- The game's relentlessly dark and foreboding tone is established right from the opening cutscene. The protagonist is seen walking through the streets of Iwatodai, people are seen talking... and then a girl (Yukari) is attempting to summon her Persona with her Evoker... but without knowing all of this, it looks like she's about to commit suicide.
- The cutscene of a random student finding himself in the Dark Hour for the first time. Imagine it's midnight, and the world suddenly becomes much darker than it's supposed to be. He turns around just in time to see an array of oversized coffins towering over him, surrounded by a large puddle of blood. The student's heavy breathing is accompanied by a strange dripping noise... which turns out to be a shadow coming right out of his eye, leaving him screaming in agony as he falls to his knees.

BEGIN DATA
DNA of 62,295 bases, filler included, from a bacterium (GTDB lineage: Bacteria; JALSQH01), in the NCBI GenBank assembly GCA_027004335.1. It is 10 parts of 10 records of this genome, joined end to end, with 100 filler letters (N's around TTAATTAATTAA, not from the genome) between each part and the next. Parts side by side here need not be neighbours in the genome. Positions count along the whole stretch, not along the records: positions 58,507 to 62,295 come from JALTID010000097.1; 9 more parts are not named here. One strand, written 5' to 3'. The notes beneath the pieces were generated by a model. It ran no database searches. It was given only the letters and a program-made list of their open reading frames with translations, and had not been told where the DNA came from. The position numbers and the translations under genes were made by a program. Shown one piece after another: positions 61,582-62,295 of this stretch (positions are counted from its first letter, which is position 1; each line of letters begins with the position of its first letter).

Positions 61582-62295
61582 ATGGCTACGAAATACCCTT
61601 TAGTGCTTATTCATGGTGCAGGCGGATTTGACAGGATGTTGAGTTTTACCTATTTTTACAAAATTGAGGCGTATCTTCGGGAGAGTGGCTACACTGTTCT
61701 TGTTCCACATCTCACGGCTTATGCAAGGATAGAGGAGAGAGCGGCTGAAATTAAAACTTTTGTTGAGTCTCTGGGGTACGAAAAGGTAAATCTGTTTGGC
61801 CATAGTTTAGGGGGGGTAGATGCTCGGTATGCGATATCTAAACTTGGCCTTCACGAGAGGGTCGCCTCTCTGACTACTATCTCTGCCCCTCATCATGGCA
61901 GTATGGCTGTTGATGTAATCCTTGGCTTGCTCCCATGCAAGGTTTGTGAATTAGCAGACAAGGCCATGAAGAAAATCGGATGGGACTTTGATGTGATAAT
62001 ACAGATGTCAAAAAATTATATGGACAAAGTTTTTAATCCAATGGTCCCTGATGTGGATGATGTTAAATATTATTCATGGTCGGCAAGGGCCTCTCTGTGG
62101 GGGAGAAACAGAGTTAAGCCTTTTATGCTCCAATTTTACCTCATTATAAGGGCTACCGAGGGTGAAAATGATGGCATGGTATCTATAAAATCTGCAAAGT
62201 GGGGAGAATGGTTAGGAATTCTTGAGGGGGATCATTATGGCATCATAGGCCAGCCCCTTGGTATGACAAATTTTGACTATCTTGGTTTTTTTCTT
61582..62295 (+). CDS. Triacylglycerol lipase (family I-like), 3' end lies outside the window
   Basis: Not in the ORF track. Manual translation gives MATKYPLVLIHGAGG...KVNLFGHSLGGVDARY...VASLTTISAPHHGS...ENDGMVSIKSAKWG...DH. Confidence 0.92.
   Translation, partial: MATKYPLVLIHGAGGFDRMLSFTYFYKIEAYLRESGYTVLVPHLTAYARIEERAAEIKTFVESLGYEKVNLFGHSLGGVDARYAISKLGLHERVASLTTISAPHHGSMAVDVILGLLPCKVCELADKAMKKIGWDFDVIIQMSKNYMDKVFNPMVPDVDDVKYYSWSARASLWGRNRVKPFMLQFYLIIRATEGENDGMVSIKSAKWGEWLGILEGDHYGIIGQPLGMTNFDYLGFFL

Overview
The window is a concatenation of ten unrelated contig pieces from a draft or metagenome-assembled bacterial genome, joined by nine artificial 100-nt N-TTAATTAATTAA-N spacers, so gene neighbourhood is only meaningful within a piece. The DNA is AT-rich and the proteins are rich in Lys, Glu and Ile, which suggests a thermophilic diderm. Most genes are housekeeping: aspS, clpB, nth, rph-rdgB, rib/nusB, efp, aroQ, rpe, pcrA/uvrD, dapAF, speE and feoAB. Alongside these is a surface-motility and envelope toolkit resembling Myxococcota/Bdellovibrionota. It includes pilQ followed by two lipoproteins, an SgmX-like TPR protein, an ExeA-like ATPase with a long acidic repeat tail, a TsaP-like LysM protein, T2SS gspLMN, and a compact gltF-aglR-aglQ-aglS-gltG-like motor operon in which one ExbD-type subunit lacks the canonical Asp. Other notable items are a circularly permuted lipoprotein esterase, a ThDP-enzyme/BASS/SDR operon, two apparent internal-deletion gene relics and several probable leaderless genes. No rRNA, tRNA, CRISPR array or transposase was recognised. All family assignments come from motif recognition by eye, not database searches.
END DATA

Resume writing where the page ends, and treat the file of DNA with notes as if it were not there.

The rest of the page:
- The coffins contain people who are lucky enough to be spared from experiencing the Dark Hour and thus are immune to its effects. The ones who don't turn into coffins experience the Dark Hour and, unless they can summon Personas, tend to get consumed horrifyingly by Shadows in short order.
- The mere idea of summoning personas via shooting yourself in the head. The Evokers may not function as real guns (though it should be noted the Japanese version explains that they are refurbished models of the actual thing), but summoning still involves pointing a weapon (or something that looks like one) to your head and pulling the trigger. No wonder Yukari was scared out of her mind, and the protagonist didn't exactly look too pleased when he did it either.
- Worth noting is that most of the characters who use Evokers put them to their temples, presumably to avoid having to look down the barrel of something that closely resembles a pistol. The only exceptions are Yukari, who points hers between her eyes, Akihiko, who puts it up to his forehead... and Ken, who hunches over and places it directly onto his face. Something is seriously wrong with that kid.